Last updated January 23, 2018 at 3:47 pm
A mix of aerobic and resistance training boosts heart health for breast cancer survivors after treatment.
Nine out of 10 women diagnosed with breast cancer are sill alive five years after diagnosis. Yet breast cancer survivors have on average lower life expectancy, with death not necessarily caused by the cancer.
“Many people don’t know the number one cause of death for breast cancer survivors is heart disease, not cancer,” said Christina Dieli-Conwright, researcher from the University of Southern California and author of a new study looking at the role of exercise on heart health.
Increased weight gain over the course of cancer treatment is one of the culprits.
Weight gain during treatment is normal and can happen for a number of reasons including early menopause brought on by treatment, a side-effect of chemotherapy or reduced activity due to fatigue from treatment.
Weight gain increases the risk of “metabolic syndrome” – a collection of symptoms like excess body fat, high blood pressure and high triglycerides that is known to increase the risk of heart disease.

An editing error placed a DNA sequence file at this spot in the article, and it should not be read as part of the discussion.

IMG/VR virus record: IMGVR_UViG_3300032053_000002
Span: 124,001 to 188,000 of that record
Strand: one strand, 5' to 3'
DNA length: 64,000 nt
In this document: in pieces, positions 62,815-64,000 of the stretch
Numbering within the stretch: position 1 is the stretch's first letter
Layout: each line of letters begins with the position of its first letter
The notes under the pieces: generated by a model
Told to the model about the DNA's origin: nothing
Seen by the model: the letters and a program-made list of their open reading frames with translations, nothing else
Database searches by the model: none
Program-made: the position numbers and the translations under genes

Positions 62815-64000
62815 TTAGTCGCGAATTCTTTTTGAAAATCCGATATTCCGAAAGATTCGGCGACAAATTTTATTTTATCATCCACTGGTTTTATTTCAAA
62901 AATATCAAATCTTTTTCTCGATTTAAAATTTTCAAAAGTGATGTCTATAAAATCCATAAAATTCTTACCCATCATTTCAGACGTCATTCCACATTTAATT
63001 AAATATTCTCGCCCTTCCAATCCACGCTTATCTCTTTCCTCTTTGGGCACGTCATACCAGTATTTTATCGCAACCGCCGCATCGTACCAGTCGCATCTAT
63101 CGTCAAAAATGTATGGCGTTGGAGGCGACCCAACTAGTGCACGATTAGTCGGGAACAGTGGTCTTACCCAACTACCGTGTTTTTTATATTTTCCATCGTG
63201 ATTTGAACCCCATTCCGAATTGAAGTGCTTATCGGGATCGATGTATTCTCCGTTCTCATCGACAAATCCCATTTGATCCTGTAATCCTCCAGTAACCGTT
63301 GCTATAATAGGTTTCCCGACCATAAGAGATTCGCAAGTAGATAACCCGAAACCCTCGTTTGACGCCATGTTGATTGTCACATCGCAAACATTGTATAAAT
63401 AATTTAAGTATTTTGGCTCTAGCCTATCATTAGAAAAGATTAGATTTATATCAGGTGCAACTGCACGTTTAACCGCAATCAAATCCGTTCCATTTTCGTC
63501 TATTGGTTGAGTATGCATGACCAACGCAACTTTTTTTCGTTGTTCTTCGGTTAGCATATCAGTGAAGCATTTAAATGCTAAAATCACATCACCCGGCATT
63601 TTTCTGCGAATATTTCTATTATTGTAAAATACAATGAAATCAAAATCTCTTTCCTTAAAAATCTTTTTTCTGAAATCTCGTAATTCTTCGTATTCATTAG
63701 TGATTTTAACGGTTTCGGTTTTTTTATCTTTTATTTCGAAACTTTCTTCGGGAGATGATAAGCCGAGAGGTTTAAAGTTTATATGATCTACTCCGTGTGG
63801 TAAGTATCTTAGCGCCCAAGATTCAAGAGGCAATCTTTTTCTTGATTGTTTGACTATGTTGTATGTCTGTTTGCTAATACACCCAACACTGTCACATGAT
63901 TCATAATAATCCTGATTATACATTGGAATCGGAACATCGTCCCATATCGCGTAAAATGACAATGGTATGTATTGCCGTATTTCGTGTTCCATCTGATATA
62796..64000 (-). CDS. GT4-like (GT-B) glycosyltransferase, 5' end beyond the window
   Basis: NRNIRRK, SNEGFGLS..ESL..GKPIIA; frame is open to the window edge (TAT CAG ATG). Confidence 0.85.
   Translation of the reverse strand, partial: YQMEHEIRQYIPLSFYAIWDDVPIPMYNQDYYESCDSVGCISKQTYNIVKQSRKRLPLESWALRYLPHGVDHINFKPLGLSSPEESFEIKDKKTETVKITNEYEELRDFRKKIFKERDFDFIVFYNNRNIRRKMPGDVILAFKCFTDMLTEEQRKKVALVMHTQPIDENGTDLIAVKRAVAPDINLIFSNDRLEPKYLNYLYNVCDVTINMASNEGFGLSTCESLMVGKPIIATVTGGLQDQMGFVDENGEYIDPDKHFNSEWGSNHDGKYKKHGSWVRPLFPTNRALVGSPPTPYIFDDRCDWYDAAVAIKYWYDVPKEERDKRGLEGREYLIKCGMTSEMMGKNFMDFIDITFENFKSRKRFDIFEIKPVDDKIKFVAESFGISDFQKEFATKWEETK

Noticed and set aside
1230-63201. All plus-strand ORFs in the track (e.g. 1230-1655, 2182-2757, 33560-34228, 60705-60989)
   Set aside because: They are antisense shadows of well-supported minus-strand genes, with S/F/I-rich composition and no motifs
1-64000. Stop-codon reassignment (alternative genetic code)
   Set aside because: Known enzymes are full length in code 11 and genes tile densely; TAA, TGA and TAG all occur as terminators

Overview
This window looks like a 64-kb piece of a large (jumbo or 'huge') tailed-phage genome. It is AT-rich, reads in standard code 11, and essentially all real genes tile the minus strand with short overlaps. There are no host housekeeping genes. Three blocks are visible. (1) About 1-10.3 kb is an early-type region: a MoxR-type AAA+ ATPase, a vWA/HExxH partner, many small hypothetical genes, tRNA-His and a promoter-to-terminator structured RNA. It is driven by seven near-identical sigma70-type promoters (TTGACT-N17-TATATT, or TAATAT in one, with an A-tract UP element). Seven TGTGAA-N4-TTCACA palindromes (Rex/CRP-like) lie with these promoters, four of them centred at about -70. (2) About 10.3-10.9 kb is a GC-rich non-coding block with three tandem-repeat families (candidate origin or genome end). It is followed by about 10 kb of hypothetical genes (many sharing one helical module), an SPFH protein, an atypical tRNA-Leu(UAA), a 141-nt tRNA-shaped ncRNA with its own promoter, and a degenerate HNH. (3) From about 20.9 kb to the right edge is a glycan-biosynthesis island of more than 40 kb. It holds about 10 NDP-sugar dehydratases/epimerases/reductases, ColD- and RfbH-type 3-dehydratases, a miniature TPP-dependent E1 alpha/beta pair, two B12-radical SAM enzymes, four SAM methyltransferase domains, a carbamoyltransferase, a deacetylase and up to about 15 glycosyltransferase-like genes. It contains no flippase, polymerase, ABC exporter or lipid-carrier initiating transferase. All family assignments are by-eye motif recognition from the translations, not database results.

Exercise is key to improving long-term health
In this study 100 breast cancer survivors who had completed treatment less than six months before were split into a control and exercise group.
The exercise group had three one-on-one training sessions per week over four months.
The program included resistance training with weights and at least 150 minutes of moderate intensity aerobic exercise.
As you might have predicted, the women who exercised lost fat and gained muscle. They also reduced their risk of heart disease. Blood pressure decreased by 10% and “good cholesterol” (high-density lipoproteins) increased by 50%.
After the four-month program only 15% of the women who had exercised had metabolic syndrome compared to 80% in the control group.
While this is a small study and only measured heart health indicators over the short-term, it’s long been known that exercise can be beneficial in preventing cancer and improving heart health.
Previous studies have estimated that a quarter of all cancer cases could be prevented if Australians adopted healthier lifestyles.
Even when diagnosed, Prehabilitation – excercising before cancer surgery, can also improve patient’s rates of recovery.
“Exercise is a form of medicine,” Dieli-Conwright said. The authors of the study recommend that exercise programs be incorporated into breast cancer treatment and survivorship plans, a move supported by The Breast Cancer Network of Australia, who recognise that exercise is one of the “cheapest and most rewarding ways to help yourself”.